Ten questions with George Harris

1. What is your role?
I design and make furniture and small products in our unique Tasmanian Special Timbers for individual clients and for retail sale.

2. Who do you work for? I am self-employed. After initially renting a workshop in Hobart, I decided to move out of the city, buy some land with a shed on it, or build one as a suitable workshop. As it turned out, a small piece of a farm at Sandfly that my parents used to own came on the market, and it has been a homecoming.

3. How long have you been in the industry? I began in 1981 after doing an arts degree and initially working in local government. In between jobs I discovered an interest in woodworking, and it has held me captive ever since.

4. What’s the most exciting part of your role? I love creating an original design, and finding a theme to include in a solution that meets a client’s needs or aspirations that they may not have thought of themselves. I am also involved in a number of timber industry related organisations.

5. What are you most passionate about in the industry? I am most passionate about the industry standing up for itself, challenging the sabotage and the malicious dishonesty of its most trenchant critics, and finding the ways of telling its own story in a proud and stimulating manner.

6. What is your vision for the industry in Tasmania? My vision is that the various sectors of the industry should work together more, and share each other’s stories, for the common good. I believe the supply side of the industry, (timber providers), should engage more with timber users, (architects, builders, furniture designers, boat builders, musical instrument makers, etc.) as that represents a far greater number of people, and a far greater dimension of economic significance, and that should compel the rest of the community to regard the industry in a more positive light.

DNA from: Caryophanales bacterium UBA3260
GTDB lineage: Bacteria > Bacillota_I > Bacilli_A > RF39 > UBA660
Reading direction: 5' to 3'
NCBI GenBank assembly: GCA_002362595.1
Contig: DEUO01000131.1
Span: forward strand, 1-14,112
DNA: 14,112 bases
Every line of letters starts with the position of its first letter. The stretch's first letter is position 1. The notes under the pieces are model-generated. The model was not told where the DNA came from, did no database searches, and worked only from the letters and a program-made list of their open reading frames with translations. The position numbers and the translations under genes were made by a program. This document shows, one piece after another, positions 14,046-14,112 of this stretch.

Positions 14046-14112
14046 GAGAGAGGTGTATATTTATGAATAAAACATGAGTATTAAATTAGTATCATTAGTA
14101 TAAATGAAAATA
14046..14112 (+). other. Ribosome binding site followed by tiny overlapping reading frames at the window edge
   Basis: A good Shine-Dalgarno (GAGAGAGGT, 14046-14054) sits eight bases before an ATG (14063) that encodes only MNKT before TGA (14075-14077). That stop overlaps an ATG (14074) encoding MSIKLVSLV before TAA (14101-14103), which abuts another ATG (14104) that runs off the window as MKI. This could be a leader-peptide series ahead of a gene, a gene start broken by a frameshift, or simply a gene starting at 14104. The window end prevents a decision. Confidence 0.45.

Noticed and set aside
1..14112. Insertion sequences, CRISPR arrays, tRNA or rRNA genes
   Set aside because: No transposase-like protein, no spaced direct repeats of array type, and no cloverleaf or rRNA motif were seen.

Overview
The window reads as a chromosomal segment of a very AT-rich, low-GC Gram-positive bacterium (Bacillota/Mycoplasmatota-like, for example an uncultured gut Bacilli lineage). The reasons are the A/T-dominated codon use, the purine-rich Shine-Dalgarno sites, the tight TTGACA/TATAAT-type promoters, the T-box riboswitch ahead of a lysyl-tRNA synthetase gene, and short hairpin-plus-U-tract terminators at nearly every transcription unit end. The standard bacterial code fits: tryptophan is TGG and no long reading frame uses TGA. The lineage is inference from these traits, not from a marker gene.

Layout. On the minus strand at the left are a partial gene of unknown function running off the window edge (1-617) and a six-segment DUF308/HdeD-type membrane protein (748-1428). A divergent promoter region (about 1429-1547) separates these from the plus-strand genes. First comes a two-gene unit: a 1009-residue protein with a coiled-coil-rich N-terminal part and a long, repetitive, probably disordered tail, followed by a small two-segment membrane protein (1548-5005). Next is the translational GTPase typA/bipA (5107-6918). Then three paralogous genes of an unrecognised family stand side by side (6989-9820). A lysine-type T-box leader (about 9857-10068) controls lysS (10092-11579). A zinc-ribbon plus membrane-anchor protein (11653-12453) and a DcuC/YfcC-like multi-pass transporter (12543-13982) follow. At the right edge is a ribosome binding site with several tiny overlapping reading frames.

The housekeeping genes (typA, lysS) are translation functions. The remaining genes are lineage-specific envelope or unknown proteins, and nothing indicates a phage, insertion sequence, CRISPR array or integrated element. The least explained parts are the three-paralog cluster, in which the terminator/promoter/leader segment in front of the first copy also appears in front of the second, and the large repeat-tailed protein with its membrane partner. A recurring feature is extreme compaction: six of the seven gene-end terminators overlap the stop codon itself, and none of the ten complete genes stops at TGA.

7. What do you think the Industry does really well? I think the industry is very good at self-regulation, and very good at observing imposed regulation. It is one of the most regulated industries there is. It is also very good at observing and maintaining safety standards.

8. Where do you think there is room for improvement? I think the industry needs to promote its environmental contribution much more than it does, and I think the industry needs to go out and correct the record, as so many have managed to demonize it so successfully over the years. The industry has rebounded after some horror years, but the public at large are unaware of this. We also need to address the looming shortfall in supply against the rising demand and new market opportunities. We will not be able to meet the demands of the boom in CLT and other forms of mass timber construction if we do not dramatically increase plantation establishment, and stop the rampant reserve establishment scam that continues to attack the native forest sector.

9. On a weekend, we’d find you where? More often that not I am down at the ranch, in and around my workshop, but maybe I shouldn’t tell everyone that!

10. What is something that would surprise people about you? I didn’t do woodwork beyond first year in High School, and as a woodworker I am largely self-taught.